Wednesday, April 2, 2014

Where to publish stuff?

Small presses are more likely to publish an author with no agent or credentials than the big ones.  It's how I moved from aspiring author to published author in the first place and why I currently have a work submitted awaiting a response.

But here's the thing: whenever I hear about a smaller publishing company putting out an open call it always seems to be one that specializes in romance.  There's certainly a lot to do in that arena:
-High School Robotics Team student repairs her relationship with engineering.
-Best friends reunited after ten years fall in love while fighting off creatures from mirrors.
-Intended human sacrifice seduces the high priestess intended to prepare her for sacrifice.
-Language pedants fall in love.
-Traumatized super hero (brutally conditioned as an assassin, super healing, the like) and disowned mundane fall in love over games of chess and an unfortunate incident with a shotgun.
-The Band Story
-so forth
BUT that's hardly a genre I want to be stuck in.

So I wonder if there are other small time publishers who would fit my kind of writing that don't fall into the, "We must have romance," category.

Anyone know of any?


  1. I've heard good things about Hadley Rille Books. But as long as you're not paying them, it's a good publisher. (If they pay you before you have to set lawyers on them, it's a great publisher.)

  2. The Greek Myth-Based Story involves romance, too. But like many of those, it involves a lot of stuff that isn't focused on the romance.

    I don't necessarily know all your stuff. But A World Without God and other apocalypse thingies are good, and I would think genre enough to have calls...

    I can't think of many interesting stories that aren't at least partly about love, broadly defined... But that's not the same as the romance genre...

    Also you seem to have a lot of first-time/meet-cute/falling-in-love stories, but I would think that at least some romance could involve established relationships... especially in ways that refute the tiresome "Dude gets with his ex-wife because that's the only conflict we understand" action/scifi movie thing.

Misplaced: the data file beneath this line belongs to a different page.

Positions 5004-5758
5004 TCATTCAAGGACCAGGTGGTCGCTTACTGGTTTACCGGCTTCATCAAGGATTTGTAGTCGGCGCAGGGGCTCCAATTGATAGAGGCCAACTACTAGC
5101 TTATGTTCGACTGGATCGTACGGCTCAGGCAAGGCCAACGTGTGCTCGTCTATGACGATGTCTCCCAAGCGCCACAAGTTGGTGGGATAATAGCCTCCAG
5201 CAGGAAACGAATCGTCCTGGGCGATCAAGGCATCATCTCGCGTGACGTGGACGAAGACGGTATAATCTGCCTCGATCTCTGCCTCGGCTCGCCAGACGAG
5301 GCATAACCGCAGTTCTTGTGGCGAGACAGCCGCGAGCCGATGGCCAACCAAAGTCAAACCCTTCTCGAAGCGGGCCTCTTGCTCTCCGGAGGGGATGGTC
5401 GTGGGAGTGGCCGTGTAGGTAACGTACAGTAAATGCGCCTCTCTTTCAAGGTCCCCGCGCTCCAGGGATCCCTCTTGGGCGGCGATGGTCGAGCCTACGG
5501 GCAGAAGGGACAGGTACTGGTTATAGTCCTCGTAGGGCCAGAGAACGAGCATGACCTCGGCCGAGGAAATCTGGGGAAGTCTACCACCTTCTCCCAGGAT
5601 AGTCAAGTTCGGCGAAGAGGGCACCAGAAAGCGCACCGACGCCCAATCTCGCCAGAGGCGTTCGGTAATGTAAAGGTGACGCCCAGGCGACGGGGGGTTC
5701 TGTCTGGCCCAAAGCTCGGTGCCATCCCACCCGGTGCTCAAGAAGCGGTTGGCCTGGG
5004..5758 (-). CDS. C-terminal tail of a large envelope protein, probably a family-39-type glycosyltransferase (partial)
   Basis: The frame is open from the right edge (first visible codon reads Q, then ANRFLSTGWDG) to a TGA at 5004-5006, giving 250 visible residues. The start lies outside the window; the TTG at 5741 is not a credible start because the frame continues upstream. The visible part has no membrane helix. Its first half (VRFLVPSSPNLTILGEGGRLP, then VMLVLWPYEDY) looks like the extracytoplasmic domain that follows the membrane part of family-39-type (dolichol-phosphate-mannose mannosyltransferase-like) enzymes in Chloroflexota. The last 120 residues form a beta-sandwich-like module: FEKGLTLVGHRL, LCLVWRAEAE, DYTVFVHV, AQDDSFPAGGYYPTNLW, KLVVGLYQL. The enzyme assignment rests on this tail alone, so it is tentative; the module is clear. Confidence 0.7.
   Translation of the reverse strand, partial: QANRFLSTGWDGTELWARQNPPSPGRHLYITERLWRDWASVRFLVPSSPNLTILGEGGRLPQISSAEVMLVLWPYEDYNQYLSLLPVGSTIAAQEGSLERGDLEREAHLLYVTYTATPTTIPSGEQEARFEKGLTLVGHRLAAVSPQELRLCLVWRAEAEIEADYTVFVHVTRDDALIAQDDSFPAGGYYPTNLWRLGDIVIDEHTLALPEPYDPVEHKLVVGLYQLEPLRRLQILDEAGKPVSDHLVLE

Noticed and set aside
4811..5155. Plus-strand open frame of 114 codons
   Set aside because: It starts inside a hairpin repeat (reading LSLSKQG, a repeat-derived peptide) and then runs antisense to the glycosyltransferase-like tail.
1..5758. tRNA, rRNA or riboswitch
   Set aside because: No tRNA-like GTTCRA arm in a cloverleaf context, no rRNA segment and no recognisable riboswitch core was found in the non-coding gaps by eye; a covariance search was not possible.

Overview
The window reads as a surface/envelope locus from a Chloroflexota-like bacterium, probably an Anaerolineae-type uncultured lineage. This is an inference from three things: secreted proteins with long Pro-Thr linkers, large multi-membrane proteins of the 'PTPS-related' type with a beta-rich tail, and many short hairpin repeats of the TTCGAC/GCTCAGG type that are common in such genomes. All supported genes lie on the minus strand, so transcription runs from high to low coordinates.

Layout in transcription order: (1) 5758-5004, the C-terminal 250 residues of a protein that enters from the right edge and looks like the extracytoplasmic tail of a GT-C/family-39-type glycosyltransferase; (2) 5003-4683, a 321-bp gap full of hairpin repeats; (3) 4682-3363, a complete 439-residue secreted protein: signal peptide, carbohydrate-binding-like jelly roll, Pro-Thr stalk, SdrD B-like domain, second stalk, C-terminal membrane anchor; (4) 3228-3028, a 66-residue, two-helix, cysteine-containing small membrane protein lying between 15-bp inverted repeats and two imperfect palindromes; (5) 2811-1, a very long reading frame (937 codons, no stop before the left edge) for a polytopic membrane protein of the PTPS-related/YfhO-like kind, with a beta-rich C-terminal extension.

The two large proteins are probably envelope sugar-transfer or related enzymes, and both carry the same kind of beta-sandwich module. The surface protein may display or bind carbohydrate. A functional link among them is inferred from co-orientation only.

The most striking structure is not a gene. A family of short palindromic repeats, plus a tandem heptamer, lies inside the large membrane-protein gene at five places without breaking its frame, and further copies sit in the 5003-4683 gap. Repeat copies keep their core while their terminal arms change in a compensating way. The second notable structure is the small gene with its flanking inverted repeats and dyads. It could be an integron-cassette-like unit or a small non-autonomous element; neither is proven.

3. @Lonespark: Romance (in the publishing world) is a genre, and like any genre has a specific structure and rules. Established relationships aren't permitted - the structure is "meet, fall in love, overcome obstacle, get intimate, overcome second obstacle, live happily ever after." If it doesn't meet the structure, it won't be accepted by a romance publisher. (It might of course be accepted by a *different* publisher, if it meets the rules of some other genre - but it won't be published as a romance.)

  4. Hmmm. But I was thinking of things with a bit more wiggle room. Shifting Hearts was, among other things, a romance anthology, but Chris's story was about people getting back together. In established relationships you can have flashbacks to the meeting and falling in love...

    But yeah, I get what you're saying.

    Probably I was thinking more of stories in multiple genres, like "high fantasy romance" or "steampunk romance" or "romance involving alien species and colonialism" or whatever...